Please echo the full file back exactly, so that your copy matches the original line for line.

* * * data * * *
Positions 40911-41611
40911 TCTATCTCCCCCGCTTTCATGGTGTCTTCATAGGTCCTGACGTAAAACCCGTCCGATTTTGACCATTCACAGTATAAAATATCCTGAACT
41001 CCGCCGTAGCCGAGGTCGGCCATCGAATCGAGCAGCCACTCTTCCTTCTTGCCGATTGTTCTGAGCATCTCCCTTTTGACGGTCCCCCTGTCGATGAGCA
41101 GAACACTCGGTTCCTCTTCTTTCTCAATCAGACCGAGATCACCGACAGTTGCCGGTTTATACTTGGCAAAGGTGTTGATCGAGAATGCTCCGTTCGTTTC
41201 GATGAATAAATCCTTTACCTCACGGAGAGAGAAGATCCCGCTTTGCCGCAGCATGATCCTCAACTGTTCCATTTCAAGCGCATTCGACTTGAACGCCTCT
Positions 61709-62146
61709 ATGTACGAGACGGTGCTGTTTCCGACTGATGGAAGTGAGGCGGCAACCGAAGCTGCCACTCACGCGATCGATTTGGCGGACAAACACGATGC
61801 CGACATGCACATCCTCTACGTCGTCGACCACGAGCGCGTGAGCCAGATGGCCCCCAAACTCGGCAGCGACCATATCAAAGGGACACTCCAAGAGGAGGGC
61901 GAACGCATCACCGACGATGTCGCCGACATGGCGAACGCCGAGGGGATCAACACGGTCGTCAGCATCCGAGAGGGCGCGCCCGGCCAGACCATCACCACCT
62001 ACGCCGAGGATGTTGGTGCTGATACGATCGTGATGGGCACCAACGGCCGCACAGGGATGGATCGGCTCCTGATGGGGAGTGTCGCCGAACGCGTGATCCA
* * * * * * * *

Positions 40911-41611
40911 TCTATCTCCCCCGCTTTCATGGTGTCTTCATAGGTCCTGACGTAAAACCCGTCCGATTTTGACCATTCACAGTATAAAATATCCTGAACT
41001 CCGCCGTAGCCGAGGTCGGCCATCGAATCGAGCAGCCACTCTTCCTTCTTGCCGATTGTTCTGAGCATCTCCCTTTTGACGGTCCCCCTGTCGATGAGCA
41101 GAACACTCGGTTCCTCTTCTTTCTCAATCAGACCGAGATCACCGACAGTTGCCGGTTTATACTTGGCAAAGGTGTTGATCGAGAATGCTCCGTTCGTTTC
41201 GATGAATAAATCCTTTACCTCACGGAGAGAGAAGATCCCGCTTTGCCGCAGCATGATCCTCAACTGTTCCATTTCAAGCGCATTCGACTTGAACGCCTCT
Positions 61709-62146
61709 ATGTACGAGACGGTGCTGTTTCCGACTGATGGAAGTGAGGCGGCAACCGAAGCTGCCACTCACGCGATCGATTTGGCGGACAAACACGATGC
61801 CGACATGCACATCCTCTACGTCGTCGACCACGAGCGCGTGAGCCAGATGGCCCCCAAACTCGGCAGCGACCATATCAAAGGGACACTCCAAGAGGAGGGC
61901 GAACGCATCACCGACGATGTCGCCGACATGGCGAACGCCGAGGGGATCAACACGGTCGTCAGCATCCGAGAGGGCGCGCCCGGCCAGACCATCACCACCT
62001 ACGCCGAGGATGTTGGTGCTGATACGATCGTGATGGGCACCAACGGCCGCACAGGGATGGATCGGCTCCTGATGGGGAGTGTCGCCGAACGCGTGATCCA